Open Access Research article

Prognostic relevance of Bmi-1 expression and autoantibodies in esophageal squamous cell carcinoma

Wan-li Liu12, Xian-zhi Guo3, Lan-jun Zhang14, Jun-ye Wang14, Ge Zhang5, Su Guan12, Yu-min Chen5, Qing-li Kong12, Li-hua Xu12, Man-zhi Li12, Li-bing Song12 and Mu-sheng Zeng12*

Author Affiliations

1 Department of Experimental Research, Sun Yat-sen University cancer center, Guangzhou, China

2 State Key Laboratory of Oncology in South China, Guangzhou, China

3 Department of Medical Oncology, The Central Hospital of Xuhui District, Shanghai, China

4 Department of Thoracic Surgery, Sun Yat-sen University cancer center, Guangzhou, China

5 School of Pharmaceutical Sciences, Sun Yat-sen University, Guangzhou, China

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BMC Cancer 2010, 10:467  doi:10.1186/1471-2407-10-467

Published: 1 September 2010

Abstract

Background

Overexpression of Bmi-1 has been observed in a variety of cancers, and it has been suggested to be an independent prognostic marker for the patients. The objective of this study was to determine the level of Bmi-1 expression or its autoantibodies in human esophageal squamous cell carcinoma (ESCC) and to correlate it with clinicopathologic data.

Methods

We first examined Bmi-1 expression in ESCC cell lines and tumor samples by RT-PCR and Western blot analysis. We then analyzed Bmi-1 protein expression in 171 clinicopathologically characterized ESCC cases by immunohistochemistry. In addition, we detected its autoantibodies in sera of patients with ESCC by ELISA.

Results

We found that Bmi-1 expression was higher in the immortalized cells, cancer cell lines and most cancer tissue than in non-tumorous control tissue at both mRNA and protein level. In addition, Bmi-1 expression was observed in 64.3% (110 of 171) archive ESCC specimen by immunohistochemistry analysis, and the location of Bmi-1 in ESCC was in the nuclei instead of cytoplasm of tumor cells. There was a significant difference of Bmi-1 expression in patients categorized according to stage (P = 0.003) and pN classification (P = 0.047). Multivariate analysis suggested that Bmi-1 expression was an independent prognostic marker for ESCC patients. A prognostic significance of Bmi-1 was also found in the subgroup of T3~T4 and N1 tumor classification. Bmi-1 autoantibodies were detected in sera of 39.0% (62 of 159) ESCC patients. The correlations between anti-Bmi-1 antibodies and tumor stage (P = 0.040), or lymph node status (P < 0.001) were significant.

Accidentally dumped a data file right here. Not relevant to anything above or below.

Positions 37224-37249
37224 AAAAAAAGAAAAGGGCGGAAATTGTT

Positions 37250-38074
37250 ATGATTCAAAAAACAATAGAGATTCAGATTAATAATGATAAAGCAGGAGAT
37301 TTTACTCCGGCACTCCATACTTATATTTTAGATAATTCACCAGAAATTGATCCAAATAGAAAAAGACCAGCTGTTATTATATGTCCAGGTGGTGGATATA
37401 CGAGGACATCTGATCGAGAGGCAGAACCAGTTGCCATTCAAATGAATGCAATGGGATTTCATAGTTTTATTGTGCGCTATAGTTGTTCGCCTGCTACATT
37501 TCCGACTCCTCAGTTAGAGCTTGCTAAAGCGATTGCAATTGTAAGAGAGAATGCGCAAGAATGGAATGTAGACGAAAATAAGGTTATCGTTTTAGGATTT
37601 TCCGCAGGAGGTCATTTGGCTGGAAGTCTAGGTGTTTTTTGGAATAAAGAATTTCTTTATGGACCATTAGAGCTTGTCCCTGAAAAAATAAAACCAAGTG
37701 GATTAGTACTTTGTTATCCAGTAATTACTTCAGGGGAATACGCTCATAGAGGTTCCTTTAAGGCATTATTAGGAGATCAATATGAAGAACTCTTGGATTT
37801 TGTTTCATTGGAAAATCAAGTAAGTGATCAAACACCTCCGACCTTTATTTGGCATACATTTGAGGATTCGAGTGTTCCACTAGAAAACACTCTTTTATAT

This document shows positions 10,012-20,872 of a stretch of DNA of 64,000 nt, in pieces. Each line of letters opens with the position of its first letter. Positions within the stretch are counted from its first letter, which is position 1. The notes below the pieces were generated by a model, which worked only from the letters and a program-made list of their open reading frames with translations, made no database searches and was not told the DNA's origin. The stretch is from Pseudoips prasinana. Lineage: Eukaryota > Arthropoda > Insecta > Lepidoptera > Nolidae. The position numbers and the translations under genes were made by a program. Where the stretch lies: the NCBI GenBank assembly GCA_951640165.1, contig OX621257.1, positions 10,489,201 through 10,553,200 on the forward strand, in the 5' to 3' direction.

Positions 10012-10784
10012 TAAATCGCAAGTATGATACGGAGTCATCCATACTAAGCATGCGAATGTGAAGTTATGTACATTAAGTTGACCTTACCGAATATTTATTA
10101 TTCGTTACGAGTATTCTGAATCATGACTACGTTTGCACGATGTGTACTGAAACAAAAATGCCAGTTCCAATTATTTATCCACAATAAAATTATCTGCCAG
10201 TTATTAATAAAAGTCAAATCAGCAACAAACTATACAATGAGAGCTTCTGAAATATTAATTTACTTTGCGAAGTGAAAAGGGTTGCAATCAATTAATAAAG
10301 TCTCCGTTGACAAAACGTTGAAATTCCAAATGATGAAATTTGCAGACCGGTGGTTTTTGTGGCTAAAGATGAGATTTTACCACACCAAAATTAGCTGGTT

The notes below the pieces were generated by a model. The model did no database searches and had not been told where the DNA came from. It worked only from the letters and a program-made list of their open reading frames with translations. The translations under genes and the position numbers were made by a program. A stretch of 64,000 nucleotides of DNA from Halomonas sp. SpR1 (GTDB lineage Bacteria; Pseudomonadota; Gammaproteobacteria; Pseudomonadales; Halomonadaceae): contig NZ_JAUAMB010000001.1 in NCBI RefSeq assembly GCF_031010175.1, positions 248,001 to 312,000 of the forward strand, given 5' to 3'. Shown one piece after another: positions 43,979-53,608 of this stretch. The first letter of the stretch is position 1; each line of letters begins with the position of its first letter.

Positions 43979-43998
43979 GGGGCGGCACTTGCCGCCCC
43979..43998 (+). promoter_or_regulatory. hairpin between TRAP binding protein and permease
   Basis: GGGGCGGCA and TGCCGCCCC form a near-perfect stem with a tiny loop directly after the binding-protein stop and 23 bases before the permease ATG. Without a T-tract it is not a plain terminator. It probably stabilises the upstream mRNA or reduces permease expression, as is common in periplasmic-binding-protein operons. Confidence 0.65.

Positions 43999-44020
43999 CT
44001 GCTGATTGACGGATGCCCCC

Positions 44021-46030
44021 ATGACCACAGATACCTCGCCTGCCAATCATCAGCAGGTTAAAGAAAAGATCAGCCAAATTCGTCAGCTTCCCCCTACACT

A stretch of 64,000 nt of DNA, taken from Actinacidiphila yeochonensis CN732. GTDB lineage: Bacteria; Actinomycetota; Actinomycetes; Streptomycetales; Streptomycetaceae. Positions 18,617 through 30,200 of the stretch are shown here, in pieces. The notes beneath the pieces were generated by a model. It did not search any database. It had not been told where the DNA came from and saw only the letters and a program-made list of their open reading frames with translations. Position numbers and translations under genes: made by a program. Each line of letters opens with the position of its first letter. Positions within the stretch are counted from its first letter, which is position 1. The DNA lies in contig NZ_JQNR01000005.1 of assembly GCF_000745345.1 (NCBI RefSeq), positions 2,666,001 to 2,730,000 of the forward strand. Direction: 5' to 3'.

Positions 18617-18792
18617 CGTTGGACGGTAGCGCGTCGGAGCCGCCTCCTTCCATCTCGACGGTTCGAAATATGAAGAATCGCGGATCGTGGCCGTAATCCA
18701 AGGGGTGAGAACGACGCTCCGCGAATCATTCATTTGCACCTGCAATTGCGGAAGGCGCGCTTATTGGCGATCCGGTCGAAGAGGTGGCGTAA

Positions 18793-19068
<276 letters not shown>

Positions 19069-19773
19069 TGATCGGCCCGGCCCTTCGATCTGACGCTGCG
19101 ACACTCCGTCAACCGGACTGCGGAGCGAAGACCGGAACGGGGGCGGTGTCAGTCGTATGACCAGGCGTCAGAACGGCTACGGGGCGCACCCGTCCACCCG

Conclusions

Our results suggest that Bmi-1 protein is a valuable marker of ESCC progression. The presence of Bmi-1 autoantibodies in sera from patients with ESCC may have clinical utility in esophageal cancer diagnosis.